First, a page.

Jul 9, 2014 6:52 PM by Akeam Ashford
A statewide agency is helping people overcome drug and alcohol addiction.
Louisiana Teen Challenge provides youths, adults and families Christian faith-based solutions to life-controlling drug and alcohol problems. With eight homes across the state, the group relies solely on donations from the public to operate day to day.
"I'm a former heroin IV user," said Dustin Adams, Louisiana Teen Challenge student. "I always think about how grateful I am that I've been brought from that life."
The journey for these men will take some work before they can put the past behind them.
"These men come in here with a lot on their hearts, but I think everybody deserves a second chance," said Chris Gabilondo, Lafayette Teen Challenge Director.
With an 88 percent success rate, the program connects men 17 and older who are struggling with drug and alcohol addiction.
"I can believe it's true, because other rehabs just try to get you clean, here they are teaching you steps to change your life and be obedient and really walk down a good path," said Garrett Glascock, Louisiana Teen Challenge student.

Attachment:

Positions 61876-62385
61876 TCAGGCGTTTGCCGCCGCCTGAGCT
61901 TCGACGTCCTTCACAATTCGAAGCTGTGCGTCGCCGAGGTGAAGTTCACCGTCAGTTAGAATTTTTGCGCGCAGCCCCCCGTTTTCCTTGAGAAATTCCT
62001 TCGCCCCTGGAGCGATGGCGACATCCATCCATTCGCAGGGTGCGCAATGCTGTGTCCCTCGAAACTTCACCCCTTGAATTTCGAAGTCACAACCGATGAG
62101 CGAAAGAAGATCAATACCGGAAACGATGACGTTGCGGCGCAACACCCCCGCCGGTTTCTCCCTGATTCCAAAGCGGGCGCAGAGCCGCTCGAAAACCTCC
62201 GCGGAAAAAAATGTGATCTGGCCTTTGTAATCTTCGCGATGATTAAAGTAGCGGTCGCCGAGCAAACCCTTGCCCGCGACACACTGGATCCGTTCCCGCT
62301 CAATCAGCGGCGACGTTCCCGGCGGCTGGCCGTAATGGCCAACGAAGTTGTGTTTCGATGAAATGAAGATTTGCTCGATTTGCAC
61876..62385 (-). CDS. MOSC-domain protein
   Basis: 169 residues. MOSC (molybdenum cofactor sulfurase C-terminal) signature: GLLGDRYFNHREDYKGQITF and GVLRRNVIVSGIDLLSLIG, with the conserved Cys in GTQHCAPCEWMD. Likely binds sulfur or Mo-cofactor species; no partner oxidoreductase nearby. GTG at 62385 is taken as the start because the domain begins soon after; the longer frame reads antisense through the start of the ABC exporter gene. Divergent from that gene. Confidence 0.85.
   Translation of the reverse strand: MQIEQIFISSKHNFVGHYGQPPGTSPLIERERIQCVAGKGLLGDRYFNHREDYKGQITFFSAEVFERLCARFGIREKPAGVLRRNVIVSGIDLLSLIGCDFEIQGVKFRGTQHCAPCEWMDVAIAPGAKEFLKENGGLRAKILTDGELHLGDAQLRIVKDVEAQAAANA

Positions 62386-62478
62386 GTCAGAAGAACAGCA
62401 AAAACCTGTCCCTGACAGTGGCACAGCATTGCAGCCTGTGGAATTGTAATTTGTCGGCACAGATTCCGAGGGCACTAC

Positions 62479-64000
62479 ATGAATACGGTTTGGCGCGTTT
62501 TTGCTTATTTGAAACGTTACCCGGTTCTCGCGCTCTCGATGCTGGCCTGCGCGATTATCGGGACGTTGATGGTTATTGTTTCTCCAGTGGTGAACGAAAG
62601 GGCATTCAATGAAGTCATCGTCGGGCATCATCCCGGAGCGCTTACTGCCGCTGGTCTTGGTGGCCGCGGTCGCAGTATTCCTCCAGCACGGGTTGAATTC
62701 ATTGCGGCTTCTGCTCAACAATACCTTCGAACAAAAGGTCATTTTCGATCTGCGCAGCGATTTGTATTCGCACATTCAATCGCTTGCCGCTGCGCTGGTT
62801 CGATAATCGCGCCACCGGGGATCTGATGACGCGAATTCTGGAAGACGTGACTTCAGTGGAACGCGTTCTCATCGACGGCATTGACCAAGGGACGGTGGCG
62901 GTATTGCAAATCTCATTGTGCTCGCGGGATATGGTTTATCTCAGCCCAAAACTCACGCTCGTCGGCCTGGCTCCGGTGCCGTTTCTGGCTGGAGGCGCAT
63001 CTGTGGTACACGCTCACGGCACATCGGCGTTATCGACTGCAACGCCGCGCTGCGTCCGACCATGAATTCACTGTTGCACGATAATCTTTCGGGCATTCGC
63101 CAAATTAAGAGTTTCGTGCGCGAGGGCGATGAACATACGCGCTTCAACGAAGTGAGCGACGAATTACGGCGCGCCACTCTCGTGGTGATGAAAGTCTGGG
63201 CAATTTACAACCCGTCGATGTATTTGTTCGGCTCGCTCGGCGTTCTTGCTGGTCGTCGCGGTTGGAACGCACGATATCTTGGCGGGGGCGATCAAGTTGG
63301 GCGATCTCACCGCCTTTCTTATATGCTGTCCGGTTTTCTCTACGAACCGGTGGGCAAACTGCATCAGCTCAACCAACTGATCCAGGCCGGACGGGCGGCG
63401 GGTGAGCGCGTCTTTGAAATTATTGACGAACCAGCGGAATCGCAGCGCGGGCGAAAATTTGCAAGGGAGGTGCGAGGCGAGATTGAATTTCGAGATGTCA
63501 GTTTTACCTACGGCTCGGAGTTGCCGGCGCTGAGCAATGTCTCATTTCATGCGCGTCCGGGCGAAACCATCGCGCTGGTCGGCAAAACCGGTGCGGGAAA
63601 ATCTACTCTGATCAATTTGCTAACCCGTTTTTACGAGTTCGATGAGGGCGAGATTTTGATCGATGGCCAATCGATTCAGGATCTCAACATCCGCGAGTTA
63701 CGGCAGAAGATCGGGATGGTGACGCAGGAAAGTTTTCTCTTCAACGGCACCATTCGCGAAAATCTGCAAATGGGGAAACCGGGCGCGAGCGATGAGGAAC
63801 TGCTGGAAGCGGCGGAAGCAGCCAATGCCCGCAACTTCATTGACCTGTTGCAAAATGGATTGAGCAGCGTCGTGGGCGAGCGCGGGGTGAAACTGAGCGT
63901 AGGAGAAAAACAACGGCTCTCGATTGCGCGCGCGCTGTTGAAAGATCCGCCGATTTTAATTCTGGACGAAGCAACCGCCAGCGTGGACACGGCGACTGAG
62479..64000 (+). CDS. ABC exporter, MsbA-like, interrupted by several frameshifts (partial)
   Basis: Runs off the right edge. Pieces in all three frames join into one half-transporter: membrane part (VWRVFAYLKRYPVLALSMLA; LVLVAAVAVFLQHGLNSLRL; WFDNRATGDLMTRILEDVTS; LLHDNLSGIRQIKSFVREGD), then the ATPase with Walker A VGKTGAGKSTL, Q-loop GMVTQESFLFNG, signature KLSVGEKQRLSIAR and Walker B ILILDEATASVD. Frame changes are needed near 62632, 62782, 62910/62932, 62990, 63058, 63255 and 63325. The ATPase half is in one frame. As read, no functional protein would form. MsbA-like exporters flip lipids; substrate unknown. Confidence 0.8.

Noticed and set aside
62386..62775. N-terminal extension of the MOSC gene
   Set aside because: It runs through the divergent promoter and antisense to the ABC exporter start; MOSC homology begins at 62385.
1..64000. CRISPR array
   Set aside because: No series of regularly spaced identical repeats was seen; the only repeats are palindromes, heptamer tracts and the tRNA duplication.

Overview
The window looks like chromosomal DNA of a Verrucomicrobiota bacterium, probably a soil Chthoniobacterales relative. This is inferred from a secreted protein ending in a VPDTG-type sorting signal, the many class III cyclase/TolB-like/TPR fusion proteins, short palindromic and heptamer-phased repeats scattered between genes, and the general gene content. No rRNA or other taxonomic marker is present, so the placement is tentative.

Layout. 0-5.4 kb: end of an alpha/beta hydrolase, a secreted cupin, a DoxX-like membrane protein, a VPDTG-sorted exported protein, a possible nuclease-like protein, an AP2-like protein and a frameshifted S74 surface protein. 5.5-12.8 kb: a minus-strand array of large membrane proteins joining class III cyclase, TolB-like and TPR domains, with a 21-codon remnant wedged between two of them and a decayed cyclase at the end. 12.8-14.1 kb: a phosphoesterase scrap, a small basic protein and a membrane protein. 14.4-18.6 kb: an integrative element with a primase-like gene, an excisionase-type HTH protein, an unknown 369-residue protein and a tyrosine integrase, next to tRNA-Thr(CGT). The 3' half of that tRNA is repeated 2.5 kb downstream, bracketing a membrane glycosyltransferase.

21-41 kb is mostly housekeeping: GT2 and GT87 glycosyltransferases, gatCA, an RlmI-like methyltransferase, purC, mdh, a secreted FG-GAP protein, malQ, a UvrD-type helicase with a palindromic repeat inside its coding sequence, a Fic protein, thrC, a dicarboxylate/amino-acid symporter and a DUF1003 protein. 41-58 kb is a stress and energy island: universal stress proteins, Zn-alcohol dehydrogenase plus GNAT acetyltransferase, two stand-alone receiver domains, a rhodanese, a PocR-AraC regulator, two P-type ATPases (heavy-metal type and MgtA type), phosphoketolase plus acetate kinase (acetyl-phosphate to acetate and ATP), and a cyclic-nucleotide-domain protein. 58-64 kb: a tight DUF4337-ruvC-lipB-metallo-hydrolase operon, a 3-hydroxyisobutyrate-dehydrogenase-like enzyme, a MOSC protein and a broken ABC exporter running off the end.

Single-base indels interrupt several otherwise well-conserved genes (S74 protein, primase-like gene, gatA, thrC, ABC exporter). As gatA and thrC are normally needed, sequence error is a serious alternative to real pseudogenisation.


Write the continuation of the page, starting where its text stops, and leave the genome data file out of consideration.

Before walking through the doors, 26-year old Glascock didn't care much for anything, or anyone.
"My outlook on life was all about me. I just thought about how can I make it just for the day. Now its got more to do with how can I help somebody else get through the day; how can I help my brother get through the day," said Glascock.
Special education school teacher Daryl Sea has become that brother Glascock can lean on.
"It's funny because he always says I kept him here the first month or two," said Sea.
Sea said he was living a double life before coming to the program. Leaning on one another, Sea said he's learning to take it one day at a time.
"I want to be a role model. Instead of telling kids what to do, I want to be able to show them, said Sea. "I had the knowledge of what people are supposed to be doing, but I wasn't a living example of what you're supposed to be doing."
The program also helps women and mothers with children.
It does not receive any type of local, state or federal government funding. You can also donate clothes to the organization at any one of 38 donation drop boxes located all throughout Acadiana. Just look for the red and white bins.
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